The 2007 list did, alas, include Newark, at 22nd, probably due to the bump in certain violent crimes, particularly the Ivy Hill shootings (one incident, but three dead). We'll see what happens next year. Still, two of the cities that people don't fear, from the list above, are still on the 25-worst list for 2007: Orlando, FL (25th, three below us) and Atlanta, GA (17th, five above us).
The 2005 list did not include Newark, but did include Atlanta (3rd), Tampa (15th), and Miami (19th). You have to wonder how meaningful such lists are if they change so drastically from year to year. A single incident like the Ivy Hill shootings may bump a city up or down many places from year to year.
I wandered around the Rutgers area Downtown in the early evening after Thursday's gallery reception. With college kids walking to and fro, and eating in groups at the Subway sandwich shop at street level in the new dorm; trees above and autumn leaves below, it had much the feel of a college area of Boston or Philadelphia. Boston is on none of the most-dangerous lists, 2005-2007; Philly is on the national 2006 list, and on the 2005 list for Top 10 most dangerous cities over half a million population (6th). In the last three years, Newark was on only the 2007 national list and that, I repeat, might have been an aberration due largely to the Ivy Hill shootings.*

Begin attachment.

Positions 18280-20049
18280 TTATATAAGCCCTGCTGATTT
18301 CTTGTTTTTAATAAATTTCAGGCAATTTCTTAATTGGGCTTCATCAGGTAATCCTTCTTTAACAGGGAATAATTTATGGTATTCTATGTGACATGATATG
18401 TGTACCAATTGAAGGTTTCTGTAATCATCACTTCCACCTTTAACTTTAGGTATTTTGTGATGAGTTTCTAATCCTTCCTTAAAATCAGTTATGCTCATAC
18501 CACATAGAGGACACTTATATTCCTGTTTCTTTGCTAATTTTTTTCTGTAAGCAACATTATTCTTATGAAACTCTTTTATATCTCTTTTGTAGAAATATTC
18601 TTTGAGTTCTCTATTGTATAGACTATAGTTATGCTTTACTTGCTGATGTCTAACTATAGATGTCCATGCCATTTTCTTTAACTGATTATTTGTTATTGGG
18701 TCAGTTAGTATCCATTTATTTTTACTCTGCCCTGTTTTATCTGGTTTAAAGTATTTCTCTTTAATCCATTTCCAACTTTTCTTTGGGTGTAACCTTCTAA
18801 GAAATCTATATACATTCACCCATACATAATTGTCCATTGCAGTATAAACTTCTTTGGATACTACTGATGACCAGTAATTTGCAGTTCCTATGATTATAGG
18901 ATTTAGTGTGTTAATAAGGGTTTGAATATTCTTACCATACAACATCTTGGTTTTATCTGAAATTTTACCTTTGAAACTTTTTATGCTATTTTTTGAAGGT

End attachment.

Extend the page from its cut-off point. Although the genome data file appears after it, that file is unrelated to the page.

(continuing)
Jazz Marathon. Gaetano had alerted me to an eight-hour jazz marathon at Symphony Hall and the WBGO webpage about it. It seems that WBGO used to produce "Jazz Friday" concerts at Symphony Hall, but no longer does. Friday would be a much better time for such an event than a Thursday nite. I don't know what they were thinking.
Marathon performers include Savion Glover, T.K. Blue, Roseanna Vitro, Melvin Davis, David Daoud Williams, Antoinette Montague, Carrie Jackson, Bradford Hayes and many more. So come on down to Symphony Hall to celebrate its 83 years of greatness, and experience some of the area's most talented jazz singers and musicians in an unforgettable evening of swing.I saw no mention of ticket prices, so sent two inquiries to BGO, one by feedback form and the other an email followup to someone whose address I found on the BGO website. No one answered. Very unprofessional. It would be unprofessional if I were just a private person inquiring for myself alone. But it was especially unprofessional in that I identified myself as having a fotoblog about Newark, which should have told them that I could help publicize the event if I got the information I requested.
In any case, I was Downtown Thursday anyway, so instead of going directly home from the Robeson Gallery, drove to Symphony Hall to see how much tickets cost. If it were free, a fundraiser that people would give at thru canisters or something, I might go in, not for the music, because I don't much like music (of any kind except classic Motown, which I love), but to see and hopefully fotograf the interior of Symphony Hall.